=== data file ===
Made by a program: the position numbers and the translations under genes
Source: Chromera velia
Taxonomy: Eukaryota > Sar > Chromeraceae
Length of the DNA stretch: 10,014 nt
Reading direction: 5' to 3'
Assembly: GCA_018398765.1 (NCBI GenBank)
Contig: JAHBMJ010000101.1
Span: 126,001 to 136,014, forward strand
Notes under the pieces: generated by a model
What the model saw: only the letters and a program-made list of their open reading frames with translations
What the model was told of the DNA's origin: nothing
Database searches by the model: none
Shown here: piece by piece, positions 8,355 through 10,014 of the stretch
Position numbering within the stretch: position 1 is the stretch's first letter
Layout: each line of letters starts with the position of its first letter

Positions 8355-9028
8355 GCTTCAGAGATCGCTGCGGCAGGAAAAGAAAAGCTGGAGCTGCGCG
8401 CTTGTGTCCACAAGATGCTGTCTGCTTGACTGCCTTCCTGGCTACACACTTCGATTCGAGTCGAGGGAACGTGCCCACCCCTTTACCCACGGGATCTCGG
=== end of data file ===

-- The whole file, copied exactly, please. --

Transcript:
Made by a program: the position numbers and the translations under genes
Source: Chromera velia
Taxonomy: Eukaryota > Sar > Chromeraceae
Length of the DNA stretch: 10,014 nt
Reading direction: 5' to 3'
Assembly: GCA_018398765.1 (NCBI GenBank)
Contig: JAHBMJ010000101.1
Span: 126,001 to 136,014, forward strand
Notes under the pieces: generated by a model
What the model saw: only the letters and a program-made list of their open reading frames with translations
What the model was told of the DNA's origin: nothing
Database searches by the model: none
Shown here: piece by piece, positions 8,355 through 10,014 of the stretch
Position numbering within the stretch: position 1 is the stretch's first letter
Layout: each line of letters starts with the position of its first letter

Positions 8355-9028
8355 GCTTCAGAGATCGCTGCGGCAGGAAAAGAAAAGCTGGAGCTGCGCG
8401 CTTGTGTCCACAAGATGCTGTCTGCTTGACTGCCTTCCTGGCTACACACTTCGATTCGAGTCGAGGGAACGTGCCCACCCCTTTACCCACGGGATCTCGG